Governor McCrory likes to think and talk about himself as an “Eisenhower Republican.” 
Now, given the Guv’s obviously superficial understanding of state and (presumably) national government, in his mind, this may simply mean that he wants to return our state to the the 1950’s.
We know for certain that it doesn’t mean he’s going to start lambasting the military industrial complex like Ike did or support a hike in income taxes (American marginal income tax rates peaked during the Eisenhower administration).
Presumably, however, what McCrory is trying to convey is that he’s a nice, genial, country club conservative who’s not a complete extremist like his second in command (i.e. like the young Dick Nixon and Sharia law-hating Dan Forrest) or a certifiable conspiracy nut like some of the legislators he has to work with (think Joe McCarthy, the young Strom Thurmond and a bevy of current state lawmakers in North Carolina).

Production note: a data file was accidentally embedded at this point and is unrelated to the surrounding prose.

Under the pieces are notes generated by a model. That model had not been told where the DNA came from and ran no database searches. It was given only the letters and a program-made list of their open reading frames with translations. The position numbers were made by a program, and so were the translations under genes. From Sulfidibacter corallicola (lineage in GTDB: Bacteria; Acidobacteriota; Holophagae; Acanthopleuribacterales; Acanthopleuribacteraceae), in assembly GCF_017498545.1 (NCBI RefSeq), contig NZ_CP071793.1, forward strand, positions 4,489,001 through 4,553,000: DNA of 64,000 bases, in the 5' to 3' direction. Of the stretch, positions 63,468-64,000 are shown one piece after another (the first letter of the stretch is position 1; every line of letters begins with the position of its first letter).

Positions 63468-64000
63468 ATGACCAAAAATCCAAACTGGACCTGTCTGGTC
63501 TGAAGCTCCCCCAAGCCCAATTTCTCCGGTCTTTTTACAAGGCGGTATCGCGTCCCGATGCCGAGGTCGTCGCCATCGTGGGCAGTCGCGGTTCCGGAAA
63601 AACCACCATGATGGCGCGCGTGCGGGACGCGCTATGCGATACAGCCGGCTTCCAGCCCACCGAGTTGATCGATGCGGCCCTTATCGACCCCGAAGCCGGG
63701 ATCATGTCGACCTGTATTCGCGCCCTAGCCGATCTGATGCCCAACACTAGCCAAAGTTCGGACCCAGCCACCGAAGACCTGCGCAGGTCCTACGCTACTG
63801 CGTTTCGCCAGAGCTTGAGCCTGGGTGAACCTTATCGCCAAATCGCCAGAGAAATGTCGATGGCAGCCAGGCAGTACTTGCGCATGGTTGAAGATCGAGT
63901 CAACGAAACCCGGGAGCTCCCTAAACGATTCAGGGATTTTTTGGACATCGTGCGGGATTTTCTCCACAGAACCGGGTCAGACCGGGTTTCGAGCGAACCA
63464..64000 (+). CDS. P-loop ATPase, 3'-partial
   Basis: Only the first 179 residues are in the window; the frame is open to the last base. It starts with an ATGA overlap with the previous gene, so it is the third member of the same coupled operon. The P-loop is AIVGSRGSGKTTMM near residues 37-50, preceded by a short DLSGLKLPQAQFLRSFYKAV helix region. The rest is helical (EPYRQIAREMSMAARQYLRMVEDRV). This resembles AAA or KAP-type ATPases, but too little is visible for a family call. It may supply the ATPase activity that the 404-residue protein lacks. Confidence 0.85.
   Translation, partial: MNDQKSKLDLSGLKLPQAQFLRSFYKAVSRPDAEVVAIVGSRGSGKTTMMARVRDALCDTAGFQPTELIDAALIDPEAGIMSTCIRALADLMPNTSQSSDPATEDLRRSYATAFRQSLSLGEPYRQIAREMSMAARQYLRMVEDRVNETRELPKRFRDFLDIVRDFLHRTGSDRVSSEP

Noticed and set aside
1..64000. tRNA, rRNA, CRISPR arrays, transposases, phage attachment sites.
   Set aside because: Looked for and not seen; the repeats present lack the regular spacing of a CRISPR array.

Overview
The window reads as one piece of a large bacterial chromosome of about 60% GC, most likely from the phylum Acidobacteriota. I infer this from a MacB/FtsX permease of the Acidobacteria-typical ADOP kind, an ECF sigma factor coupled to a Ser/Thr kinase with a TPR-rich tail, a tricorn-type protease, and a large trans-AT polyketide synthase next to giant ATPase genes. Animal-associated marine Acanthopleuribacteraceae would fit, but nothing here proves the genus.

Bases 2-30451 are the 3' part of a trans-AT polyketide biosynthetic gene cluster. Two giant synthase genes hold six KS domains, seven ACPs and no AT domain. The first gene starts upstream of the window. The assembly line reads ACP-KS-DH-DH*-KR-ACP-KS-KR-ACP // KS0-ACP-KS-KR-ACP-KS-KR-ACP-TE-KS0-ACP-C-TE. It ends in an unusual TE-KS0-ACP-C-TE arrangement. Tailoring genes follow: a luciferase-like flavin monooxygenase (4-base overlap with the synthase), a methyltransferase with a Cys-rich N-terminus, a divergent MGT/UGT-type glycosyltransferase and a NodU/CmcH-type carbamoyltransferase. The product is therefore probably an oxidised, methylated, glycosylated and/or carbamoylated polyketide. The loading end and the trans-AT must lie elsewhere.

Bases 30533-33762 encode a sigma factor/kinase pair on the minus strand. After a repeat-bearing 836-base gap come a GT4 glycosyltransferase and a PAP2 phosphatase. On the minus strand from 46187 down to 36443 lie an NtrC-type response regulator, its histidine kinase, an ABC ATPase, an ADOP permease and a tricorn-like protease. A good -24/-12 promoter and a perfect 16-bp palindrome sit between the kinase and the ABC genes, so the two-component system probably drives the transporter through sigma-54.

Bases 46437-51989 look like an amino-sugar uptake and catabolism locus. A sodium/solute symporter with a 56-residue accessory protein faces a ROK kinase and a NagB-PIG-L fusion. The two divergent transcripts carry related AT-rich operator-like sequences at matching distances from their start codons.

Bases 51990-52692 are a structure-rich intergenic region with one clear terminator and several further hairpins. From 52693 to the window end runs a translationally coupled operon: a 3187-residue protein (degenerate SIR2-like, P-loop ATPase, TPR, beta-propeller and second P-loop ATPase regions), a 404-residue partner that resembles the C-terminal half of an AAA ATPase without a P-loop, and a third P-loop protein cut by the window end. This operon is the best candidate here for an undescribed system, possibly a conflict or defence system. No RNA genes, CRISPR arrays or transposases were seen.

The problem with this particular narrative is that it doesn’t comport with the facts on the ground. Unlike Eisenhower, McCrory has yet to display even a hint of backbone in facing down the extremists. To the contrary, he is appointing them to office and signing their bills.
And, make no mistake, the folks at the national level have quickly figured this out. As this story on the popular national website Think Progress  makes clear, McCrory is quickly establishing a national reputation as a Tea Party conservative in the ilk of Wisconsin’s Scott Walker and Florida’s Rick Scott.
In short, absent some kind of real world demonstration of Ike-like moderation in the very near future, Pat McCrory will have already painted himself into a an extreme right corner of the political spectrum that will be very hard to escape going forward.